Arizona University researchers have found the common Parkinson’s disease treatment, levodopa, stabilised and improved the vision of patients with neovascular age-related macular degeneration (nAMD).
In two proof-of-concept studies, published in the American Journal of Medicine, researchers tested 20 patients with newly diagnosed nAMD, who’d never had anti-VEGF injections, and 14 with nAMD who’d begun treatment. The results showed levodopa was safe, well tolerated and delayed anti-VEGF injection therapy while improving visual outcomes. Monthly injections of anti-VEGF decreased by 52% in the second group.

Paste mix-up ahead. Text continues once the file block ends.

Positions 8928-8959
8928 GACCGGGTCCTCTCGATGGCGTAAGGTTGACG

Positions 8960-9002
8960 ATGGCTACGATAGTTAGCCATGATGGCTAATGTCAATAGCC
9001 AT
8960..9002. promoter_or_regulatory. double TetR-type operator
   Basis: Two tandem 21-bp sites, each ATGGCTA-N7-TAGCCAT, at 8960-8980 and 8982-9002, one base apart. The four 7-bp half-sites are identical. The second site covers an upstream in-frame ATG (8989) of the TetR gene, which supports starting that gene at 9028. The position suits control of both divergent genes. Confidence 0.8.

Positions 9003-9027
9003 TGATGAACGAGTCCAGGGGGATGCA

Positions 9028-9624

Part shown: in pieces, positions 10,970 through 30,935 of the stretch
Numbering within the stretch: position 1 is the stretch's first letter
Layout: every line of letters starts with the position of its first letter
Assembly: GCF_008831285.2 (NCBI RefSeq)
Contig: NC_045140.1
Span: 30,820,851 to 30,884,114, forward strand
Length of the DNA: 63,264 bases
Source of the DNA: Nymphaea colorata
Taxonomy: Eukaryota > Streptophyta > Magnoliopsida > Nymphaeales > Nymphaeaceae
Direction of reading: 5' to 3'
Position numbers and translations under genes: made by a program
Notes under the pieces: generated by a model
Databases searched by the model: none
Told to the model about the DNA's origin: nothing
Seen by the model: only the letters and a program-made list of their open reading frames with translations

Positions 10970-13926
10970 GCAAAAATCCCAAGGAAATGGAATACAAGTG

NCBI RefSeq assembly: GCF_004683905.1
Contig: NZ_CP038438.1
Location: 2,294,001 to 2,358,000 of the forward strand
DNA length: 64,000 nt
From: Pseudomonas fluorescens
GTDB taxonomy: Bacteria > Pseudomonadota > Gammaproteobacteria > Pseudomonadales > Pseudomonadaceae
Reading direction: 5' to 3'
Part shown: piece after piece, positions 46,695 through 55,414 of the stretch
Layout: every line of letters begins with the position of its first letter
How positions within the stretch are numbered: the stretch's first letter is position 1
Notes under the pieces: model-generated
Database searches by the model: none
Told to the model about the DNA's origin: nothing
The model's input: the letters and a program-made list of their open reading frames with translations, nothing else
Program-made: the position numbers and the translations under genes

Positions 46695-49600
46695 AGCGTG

“Levodopa has a receptor (GPR143) selectively expressed on pigmented cells. This receptor can be supportive of retinal health and survival, which led to the development of our hypothesis that it may prevent or treat AMD” said lead investigator Dr Robert Snyder. Although this was a small study, its positive findings support future studies into levodopa for nAMD and suggest it may be effective as an adjunct to anti-VEGF therapy, he said. “Using levodopa as an adjuvant therapy for nAMD could well alter the course of disease progression and save billions of dollars without sacrificing vision.”